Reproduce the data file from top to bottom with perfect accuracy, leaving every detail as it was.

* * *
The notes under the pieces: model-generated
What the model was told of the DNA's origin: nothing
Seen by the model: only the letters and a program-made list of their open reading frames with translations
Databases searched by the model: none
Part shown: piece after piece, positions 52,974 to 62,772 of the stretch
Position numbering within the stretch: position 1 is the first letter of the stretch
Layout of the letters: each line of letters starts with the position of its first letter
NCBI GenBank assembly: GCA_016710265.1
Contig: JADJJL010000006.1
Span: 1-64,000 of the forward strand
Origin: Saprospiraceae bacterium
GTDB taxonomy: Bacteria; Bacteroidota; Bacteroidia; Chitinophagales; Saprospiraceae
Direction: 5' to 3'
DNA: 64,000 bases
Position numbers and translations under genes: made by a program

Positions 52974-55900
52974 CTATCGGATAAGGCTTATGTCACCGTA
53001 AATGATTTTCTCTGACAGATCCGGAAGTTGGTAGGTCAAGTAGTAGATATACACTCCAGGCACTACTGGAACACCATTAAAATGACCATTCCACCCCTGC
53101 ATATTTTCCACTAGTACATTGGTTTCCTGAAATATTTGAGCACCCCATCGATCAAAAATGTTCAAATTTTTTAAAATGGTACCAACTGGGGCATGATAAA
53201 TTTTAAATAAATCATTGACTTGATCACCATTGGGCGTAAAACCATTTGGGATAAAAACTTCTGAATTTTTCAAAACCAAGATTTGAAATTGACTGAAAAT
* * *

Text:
The notes under the pieces: model-generated
What the model was told of the DNA's origin: nothing
Seen by the model: only the letters and a program-made list of their open reading frames with translations
Databases searched by the model: none
Part shown: piece after piece, positions 52,974 to 62,772 of the stretch
Position numbering within the stretch: position 1 is the first letter of the stretch
Layout of the letters: each line of letters starts with the position of its first letter
NCBI GenBank assembly: GCA_016710265.1
Contig: JADJJL010000006.1
Span: 1-64,000 of the forward strand
Origin: Saprospiraceae bacterium
GTDB taxonomy: Bacteria; Bacteroidota; Bacteroidia; Chitinophagales; Saprospiraceae
Direction: 5' to 3'
DNA: 64,000 bases
Position numbers and translations under genes: made by a program

Positions 52974-55900
52974 CTATCGGATAAGGCTTATGTCACCGTA
53001 AATGATTTTCTCTGACAGATCCGGAAGTTGGTAGGTCAAGTAGTAGATATACACTCCAGGCACTACTGGAACACCATTAAAATGACCATTCCACCCCTGC
53101 ATATTTTCCACTAGTACATTGGTTTCCTGAAATATTTGAGCACCCCATCGATCAAAAATGTTCAAATTTTTTAAAATGGTACCAACTGGGGCATGATAAA
53201 TTTTAAATAAATCATTGACTTGATCACCATTGGGCGTAAAACCATTTGGGATAAAAACTTCTGAATTTTTCAAAACCAAGATTTGAAATTGACTGAAAAT